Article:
Leadership pattern of protecting a fragile self esteem

Leadership pattern of protecting a fragile self esteem

Leadership comes in many different forms but they all are heading toward the same goal; and that is to communicate with people.

Some people are silent leaders and lead by example some are more vocal. Nevertheless, whatever type of leader you are, there are certain criteria that must be met. For example being a good role model, being dependable, being trust worthy, these are all things that a true leader must possess. However, all leaders have their strengths and weakness and these are a few areas in which men and woman striving to become leaders often have trouble dealing with. All to often leaders become over defensive and it beings to tear away at the seams of a cohesive unit. A little defensiveness is healthy self-protection..

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.like your immune system. Excessive defensiveness will prevent you from learning from your mistakes after all, why do anything different, if all your mistakes are someone else’s fault? Feeling angry because of changes imposed from above? Attack the stupidity of your bosses and you will feel better! This move can be self-defeating if it stops you from understanding their rationale and coming to terms with your own resistance to change. If you have healthy self-esteem, you should be able to admit your mistakes if you have low self-esteem you will either be too hard on yourself for even small mistakes, or you will overreact and defensively never admit them! When you anticipate the failure of one of your projects, do you start telling people why it will fail? You are setting up your defenses in advance so you will not have to create them after the fact. Advance defensiveness can even facilitate failure. Some people will even sabotage their own projects, when they start to think they will fail, if they can do so in a way that ensures their getting off the hook. Recognizing and avoiding your own excessive defensiveness is not easy if you have developed a pattern of protecting a fragile self esteem in this way.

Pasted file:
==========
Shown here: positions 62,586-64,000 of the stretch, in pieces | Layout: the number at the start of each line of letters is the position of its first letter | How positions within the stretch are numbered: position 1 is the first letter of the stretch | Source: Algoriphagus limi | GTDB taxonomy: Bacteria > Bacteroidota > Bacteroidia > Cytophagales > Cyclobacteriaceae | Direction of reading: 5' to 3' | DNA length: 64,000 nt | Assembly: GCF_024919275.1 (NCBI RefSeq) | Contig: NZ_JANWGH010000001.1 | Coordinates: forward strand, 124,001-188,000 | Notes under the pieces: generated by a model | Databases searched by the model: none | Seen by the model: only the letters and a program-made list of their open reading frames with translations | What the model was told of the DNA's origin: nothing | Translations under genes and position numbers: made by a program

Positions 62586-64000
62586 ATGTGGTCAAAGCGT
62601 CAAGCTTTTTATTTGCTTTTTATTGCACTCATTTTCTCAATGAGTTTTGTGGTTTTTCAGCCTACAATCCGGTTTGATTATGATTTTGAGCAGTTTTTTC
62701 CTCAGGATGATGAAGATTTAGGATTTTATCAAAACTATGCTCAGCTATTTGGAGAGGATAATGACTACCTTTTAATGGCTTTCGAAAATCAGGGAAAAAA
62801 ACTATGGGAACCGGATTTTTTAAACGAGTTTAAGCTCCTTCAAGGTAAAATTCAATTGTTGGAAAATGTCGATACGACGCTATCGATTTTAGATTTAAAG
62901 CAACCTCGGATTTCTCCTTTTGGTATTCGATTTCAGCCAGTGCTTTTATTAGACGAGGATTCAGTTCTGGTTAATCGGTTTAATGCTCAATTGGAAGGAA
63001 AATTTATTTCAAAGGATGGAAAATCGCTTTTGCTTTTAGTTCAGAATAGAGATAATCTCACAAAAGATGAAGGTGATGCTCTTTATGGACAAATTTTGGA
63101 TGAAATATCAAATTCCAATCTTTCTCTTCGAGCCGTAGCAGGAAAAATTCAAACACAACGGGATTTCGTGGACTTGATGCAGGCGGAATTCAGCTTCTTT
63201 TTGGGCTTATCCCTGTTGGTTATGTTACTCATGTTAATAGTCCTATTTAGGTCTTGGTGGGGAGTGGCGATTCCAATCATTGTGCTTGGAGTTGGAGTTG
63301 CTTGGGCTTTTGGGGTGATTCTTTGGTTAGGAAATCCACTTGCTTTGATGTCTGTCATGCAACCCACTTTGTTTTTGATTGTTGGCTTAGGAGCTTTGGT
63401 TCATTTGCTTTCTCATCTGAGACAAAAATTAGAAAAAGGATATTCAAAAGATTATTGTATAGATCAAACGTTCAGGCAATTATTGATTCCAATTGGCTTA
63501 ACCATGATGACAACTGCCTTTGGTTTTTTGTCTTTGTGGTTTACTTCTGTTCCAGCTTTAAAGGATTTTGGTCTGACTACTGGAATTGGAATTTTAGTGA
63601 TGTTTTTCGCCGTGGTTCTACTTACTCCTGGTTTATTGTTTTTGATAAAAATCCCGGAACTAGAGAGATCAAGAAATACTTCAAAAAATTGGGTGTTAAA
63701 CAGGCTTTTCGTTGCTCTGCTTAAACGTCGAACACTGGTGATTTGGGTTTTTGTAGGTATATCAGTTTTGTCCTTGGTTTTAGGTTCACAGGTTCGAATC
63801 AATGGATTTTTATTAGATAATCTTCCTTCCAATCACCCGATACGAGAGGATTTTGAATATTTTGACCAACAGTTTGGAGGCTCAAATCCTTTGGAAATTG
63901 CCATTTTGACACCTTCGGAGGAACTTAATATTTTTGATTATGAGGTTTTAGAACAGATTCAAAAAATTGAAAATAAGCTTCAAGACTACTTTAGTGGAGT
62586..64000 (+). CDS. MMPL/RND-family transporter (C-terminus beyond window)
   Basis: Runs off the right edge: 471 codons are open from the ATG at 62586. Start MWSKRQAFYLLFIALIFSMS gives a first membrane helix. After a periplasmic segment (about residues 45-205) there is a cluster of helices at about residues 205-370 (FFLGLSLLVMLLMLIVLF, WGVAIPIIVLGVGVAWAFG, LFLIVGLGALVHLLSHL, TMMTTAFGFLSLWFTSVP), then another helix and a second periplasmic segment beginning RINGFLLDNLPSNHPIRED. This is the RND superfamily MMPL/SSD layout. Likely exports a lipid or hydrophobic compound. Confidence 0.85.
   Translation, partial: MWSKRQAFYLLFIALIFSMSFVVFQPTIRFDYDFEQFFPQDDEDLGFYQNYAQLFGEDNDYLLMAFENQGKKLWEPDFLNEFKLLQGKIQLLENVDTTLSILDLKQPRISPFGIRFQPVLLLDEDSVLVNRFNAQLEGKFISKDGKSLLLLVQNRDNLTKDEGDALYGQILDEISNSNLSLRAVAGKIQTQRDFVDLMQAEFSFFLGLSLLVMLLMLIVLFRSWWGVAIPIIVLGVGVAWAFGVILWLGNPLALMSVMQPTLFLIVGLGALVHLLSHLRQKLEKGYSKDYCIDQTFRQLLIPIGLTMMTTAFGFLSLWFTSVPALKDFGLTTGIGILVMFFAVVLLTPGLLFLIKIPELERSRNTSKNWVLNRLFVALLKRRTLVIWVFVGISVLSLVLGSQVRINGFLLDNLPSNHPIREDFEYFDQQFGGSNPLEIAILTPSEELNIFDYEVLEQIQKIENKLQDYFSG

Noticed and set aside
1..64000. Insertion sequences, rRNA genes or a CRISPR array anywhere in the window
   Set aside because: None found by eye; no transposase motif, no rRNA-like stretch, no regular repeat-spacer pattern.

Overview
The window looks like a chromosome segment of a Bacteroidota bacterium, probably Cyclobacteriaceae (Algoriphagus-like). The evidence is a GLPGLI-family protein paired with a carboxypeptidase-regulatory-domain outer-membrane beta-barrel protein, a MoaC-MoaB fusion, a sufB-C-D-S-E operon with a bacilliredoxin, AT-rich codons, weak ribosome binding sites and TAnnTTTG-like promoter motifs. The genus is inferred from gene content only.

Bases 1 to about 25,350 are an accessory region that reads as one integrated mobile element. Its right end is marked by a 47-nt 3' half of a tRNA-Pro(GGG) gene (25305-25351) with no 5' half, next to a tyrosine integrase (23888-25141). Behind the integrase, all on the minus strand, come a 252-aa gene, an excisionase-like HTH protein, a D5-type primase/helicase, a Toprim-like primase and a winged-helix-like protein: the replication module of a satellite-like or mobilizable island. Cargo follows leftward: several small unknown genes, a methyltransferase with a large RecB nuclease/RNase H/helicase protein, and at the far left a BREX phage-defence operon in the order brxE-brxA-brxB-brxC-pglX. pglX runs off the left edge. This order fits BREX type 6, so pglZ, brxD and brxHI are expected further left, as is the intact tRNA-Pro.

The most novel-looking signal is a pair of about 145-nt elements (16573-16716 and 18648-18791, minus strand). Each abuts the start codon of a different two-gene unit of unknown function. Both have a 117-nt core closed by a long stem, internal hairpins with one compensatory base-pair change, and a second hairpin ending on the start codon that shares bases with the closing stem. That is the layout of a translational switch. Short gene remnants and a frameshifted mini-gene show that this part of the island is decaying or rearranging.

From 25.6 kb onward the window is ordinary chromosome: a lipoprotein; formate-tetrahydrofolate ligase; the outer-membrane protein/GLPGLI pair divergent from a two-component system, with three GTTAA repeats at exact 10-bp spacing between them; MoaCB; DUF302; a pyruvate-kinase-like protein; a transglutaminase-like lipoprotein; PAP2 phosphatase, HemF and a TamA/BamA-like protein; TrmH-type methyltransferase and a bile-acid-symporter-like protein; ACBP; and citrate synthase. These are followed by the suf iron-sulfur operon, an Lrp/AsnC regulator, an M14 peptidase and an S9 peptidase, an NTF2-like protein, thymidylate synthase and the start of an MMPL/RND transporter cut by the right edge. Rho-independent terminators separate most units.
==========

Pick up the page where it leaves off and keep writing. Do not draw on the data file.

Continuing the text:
However, you will not keep up with the demand in today’s competitive market to learn faster if you do not confront this issue for yourself. Assertiveness – you may think you are assertive just because you rant and rave at times. Maybe you often give in to others, kidding yourself that you are just being reasonable. So how can you say “no” to your boss or others without incurring their wrath? Say “Yes, but”.

.. and find a way to help others get what they want without you doing it! On the other hand,…you negotiate priorities. Which crisis do they want handled first? A flat “no” is always confrontational even if not expressed aggressively.

Being assertive just means speaking firmly about how you feel about a situation. It is less confrontational to refer to YOUR feelings rather than the other’s behavior. The other party as an attack may experience arguing even if you speak gently. You can be assertive simply by asking questions making statements is more confrontational if you are trying to make a point, ask questions to lead the other party to your conclusions. Emphasizing areas of agreement before discussing differences defuses conflict and confrontation Assertiveness…

getting the words and the balance just right takes a lot of practice. Practice works best with frequent feedback from someone you trust. You need to be assertive to keep yourself from sliding into burnout due to excessive stress. The benefit to you is control over your priorities rather than being driven by demands, you feel unable to manage.

Delegating – What’s the difference between delegation and empowerment? Empowerment relates to larger scale culture change it involves instituting a completely new way of working. Delegation refers to specific, one-off, decisions it means letting someone else make decisions you normally make Just giving someone tasks to do is not really delegation For a specific project, decision or period, someone is your delegate. The challenge is to give clear direction but not too much focus on the outcome expected. Be clear on the authority and limits you are delegating, is your delegate to decide just how to achieve a task, or is there to be latitude on what and when? What support does your delegate require? What recourse should be taken and under what conditions? What feedback do you require and how often? Ask open questions to verify understanding not closed questions like ”Do you understand? How would you define a satisfactory outcome? Are you betraying your reluctance to let go by asking for too much reassurance? Team building – Most organization reward individual success/accountability, making real teamwork extremely difficult.